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Page:Collier's New Encyclopedia v. 10.djvu/142

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The charges were promptly denied by Secretary Baker, who was also warmly defended by the President. The Secretary at his own request was given an opportunity to appear before the Senate Military Committee on Jan. 28 and reply to the criticisms leveled at his department. He admitted that there had been delays, mistakes and false starts, but asserted that these were only the inevitable accompaniments of work prosecuted on such a colossal scale, and that in general the accomplishments of the Administration deserved praise rather than rebuke. He explained the delay in furnishing rifles and ordnance, and to the charges of hospital neglect, replied that in an army of over a million men only eighty complaints had been made of neglect or abuse. All defects and shortcomings, he declared, were being remedied as rapidly as possible.

Whatever may have been the merits of the case, the criticism resulted in a quickening of Government effort and a thorough reorganization of the War Department. An order was issued by Secretary Baker on Feb. 10, 1918, directing the establishment of five divisions of the General Staff as follows:

1. An Executive Division under an executive assistant to the Chief of Staff.

2. A War Plans Division under a Director.

3. A Purchase and Supply Division under a Director.

4. A Storage and Traffic Division under a Director.

5. An Army Operations Division under a Director.

The authority of the Chief of Staff was emphasized, and it was believed that this concentration of authority would result in greatly increased efficiency. The new organization began functioning at once, and the results speedily became apparent in the more rapid movement of troops and supplies to France.

A serious disaster to the naval arm of the service occurred Feb. 5, 1918, when the British steamship, “Tuscania,” which was engaged as a transport in carrying United States troops to France, was torpedoed by a German submarine. The attack took place off the north coast of Ireland. There were 2,179 American soldiers on board, and of these nearly two hundred lost their lives.

The vital problem of financing the war for ourselves and in large part for our Allies continued to be met by the issue of loans. The second Liberty Loan closed on Oct. 27, 1917, and amounted to $4,617,532,300. As the amount asked for was three billions, this represented an oversubscription of 54 per cent. The total of subscribers was 9,400,000. This number of buyers, vast as it was, was exceeded by those for the third loan which closed on May 4, 1918, with a subscription of over four billions, a billion more than was requested. On this occasion the buyers exceeded 17,000,000. The results were exceedingly gratifying, not only because of the amounts secured, but because of the popular determination to win the war evinced by the widespread distribution of the loan.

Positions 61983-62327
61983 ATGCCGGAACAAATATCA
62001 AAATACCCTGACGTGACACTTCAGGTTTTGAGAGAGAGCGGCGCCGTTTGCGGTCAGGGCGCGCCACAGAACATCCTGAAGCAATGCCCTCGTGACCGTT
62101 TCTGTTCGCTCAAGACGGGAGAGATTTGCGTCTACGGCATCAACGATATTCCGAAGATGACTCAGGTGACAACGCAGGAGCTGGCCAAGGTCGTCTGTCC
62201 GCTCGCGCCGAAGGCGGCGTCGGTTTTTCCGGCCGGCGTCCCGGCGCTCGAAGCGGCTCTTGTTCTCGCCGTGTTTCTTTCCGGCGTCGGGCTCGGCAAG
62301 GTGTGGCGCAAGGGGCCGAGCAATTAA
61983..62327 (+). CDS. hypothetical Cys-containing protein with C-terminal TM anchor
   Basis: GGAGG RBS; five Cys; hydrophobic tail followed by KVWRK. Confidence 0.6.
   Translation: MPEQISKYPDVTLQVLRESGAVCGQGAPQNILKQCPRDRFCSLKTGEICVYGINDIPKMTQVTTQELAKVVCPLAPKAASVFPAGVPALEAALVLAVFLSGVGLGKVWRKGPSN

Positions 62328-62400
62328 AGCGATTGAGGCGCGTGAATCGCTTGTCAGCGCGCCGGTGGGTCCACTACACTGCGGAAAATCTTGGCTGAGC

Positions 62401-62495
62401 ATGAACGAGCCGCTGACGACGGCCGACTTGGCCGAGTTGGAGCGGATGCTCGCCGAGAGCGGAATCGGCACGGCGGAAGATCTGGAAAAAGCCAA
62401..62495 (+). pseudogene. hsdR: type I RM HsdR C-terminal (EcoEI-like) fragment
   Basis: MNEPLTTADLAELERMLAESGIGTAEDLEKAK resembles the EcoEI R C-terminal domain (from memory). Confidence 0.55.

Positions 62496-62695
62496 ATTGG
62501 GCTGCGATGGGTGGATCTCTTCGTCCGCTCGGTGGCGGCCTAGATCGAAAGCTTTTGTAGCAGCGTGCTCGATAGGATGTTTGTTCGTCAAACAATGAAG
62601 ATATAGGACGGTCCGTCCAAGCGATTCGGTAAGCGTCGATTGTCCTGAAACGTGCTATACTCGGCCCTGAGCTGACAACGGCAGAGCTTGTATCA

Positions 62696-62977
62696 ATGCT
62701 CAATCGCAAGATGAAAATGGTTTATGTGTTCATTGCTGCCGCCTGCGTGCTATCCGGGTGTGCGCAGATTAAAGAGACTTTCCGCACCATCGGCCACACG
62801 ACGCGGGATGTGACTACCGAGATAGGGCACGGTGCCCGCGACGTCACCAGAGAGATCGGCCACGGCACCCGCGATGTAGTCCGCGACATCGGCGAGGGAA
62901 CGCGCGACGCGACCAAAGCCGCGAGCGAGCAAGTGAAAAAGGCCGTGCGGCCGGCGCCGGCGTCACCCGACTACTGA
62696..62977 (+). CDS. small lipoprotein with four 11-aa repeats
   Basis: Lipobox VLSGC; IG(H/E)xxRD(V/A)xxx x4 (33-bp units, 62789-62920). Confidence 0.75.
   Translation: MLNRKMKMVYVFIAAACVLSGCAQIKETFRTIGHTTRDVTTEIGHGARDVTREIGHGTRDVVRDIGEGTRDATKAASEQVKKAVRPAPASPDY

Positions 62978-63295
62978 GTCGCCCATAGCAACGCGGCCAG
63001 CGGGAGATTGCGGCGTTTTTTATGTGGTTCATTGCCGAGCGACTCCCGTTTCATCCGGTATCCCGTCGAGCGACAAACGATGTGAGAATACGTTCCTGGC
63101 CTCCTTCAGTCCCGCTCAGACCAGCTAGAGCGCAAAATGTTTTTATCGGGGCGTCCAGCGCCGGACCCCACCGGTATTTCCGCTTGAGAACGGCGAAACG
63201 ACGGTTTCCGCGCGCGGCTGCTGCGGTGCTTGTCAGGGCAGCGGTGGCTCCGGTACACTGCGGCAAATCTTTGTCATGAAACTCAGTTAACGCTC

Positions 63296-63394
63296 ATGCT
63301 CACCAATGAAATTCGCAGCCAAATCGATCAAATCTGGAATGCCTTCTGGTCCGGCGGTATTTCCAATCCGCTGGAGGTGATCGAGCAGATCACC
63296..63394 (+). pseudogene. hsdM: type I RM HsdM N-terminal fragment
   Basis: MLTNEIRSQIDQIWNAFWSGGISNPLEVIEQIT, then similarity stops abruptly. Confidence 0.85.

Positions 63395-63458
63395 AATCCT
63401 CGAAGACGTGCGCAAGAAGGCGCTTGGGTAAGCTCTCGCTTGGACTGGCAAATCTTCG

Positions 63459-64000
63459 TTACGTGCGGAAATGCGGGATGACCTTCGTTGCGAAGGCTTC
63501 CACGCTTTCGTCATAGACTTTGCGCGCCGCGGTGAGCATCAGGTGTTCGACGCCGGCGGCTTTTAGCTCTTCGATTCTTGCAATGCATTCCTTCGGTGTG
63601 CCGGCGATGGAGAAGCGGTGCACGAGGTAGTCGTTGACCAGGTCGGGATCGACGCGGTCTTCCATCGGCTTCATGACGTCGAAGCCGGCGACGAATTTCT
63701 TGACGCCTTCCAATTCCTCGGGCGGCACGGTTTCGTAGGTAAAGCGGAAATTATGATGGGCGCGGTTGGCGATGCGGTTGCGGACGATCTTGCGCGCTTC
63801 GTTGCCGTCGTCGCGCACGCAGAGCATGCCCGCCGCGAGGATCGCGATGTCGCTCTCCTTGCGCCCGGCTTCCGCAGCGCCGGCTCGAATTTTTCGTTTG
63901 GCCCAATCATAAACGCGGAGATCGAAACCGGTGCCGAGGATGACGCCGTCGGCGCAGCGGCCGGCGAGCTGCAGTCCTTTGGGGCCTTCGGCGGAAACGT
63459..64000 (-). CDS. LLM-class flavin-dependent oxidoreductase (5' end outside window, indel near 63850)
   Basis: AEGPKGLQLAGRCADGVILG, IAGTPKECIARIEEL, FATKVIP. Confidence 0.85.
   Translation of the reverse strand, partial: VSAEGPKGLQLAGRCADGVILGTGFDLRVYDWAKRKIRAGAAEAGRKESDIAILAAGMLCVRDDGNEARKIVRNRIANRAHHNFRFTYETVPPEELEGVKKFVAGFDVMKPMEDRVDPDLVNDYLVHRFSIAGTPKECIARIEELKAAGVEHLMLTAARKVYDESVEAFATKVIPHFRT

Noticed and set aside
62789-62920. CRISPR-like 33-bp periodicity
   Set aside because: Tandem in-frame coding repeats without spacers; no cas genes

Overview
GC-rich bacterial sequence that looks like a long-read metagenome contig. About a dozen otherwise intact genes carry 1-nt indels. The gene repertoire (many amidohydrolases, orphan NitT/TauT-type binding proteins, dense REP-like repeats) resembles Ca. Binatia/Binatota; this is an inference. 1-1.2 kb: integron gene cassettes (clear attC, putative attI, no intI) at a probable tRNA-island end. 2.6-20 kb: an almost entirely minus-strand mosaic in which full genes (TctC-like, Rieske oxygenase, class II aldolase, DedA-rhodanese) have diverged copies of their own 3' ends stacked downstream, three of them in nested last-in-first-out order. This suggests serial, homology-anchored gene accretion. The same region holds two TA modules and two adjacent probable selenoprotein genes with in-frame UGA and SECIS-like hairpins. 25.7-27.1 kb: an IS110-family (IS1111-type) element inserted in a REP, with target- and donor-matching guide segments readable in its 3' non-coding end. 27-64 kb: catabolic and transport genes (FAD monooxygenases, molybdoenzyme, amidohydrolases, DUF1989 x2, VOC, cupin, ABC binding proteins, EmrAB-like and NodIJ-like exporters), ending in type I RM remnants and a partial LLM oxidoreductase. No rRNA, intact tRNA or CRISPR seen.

The treaties of Germany with dispirited Russia at Brest-Litovsk and with vanquished Rumania at Bucharest had revealed anew the cynicism of the German Government, and the threat that was held out to all the free peoples of the world, if the war should result in final German triumph. President Wilson, in an address on the treaties delivered at Baltimore, April 6, 1918, reviewed the events that led up to and followed them, and gave utterance to the “Force to the utmost” phrase which stirred the nation like a clarion call.

“Germany has once more said that force and force alone shall decide whether justice and peace shall reign in the affairs of men, whether right as America conceives it or dominion as she conceives it shall determine the destinies of mankind. There is therefore but one response possible for us: Force, force to the utmost, force without stint or limit, the righteous and triumphant force which shall make right the law of the world and cast every selfish dominion down in the dust.”

The real baptism of fire for the American troops in France was now beginning. Hitherto there had been scattered and comparatively small actions, which had, however, demonstrated American pluck and mettle. American army engineers working on the British railways near Gouzeaucourt, on Nov. 30, 1917, had been caught in the swirl of an unexpected German attack. They had dropped their picks and shovels, grasped rifles wherever they could find them, and fought side by side with the British repelling the assault. The French communique rendered “warm praise to the coolness, courage and discipline of these improvised combatants.”

The first action of note, although still only a minor operation, in which Americans took part was the affair at Seicheprey in the Toul sector, April 20, 1918. A force of Germans numbering about 1,500, of whom a considerable portion were shock troops, launched itself against the American trenches on a one-mile front. The attack had been preceded by a heavy bombardment. Gas as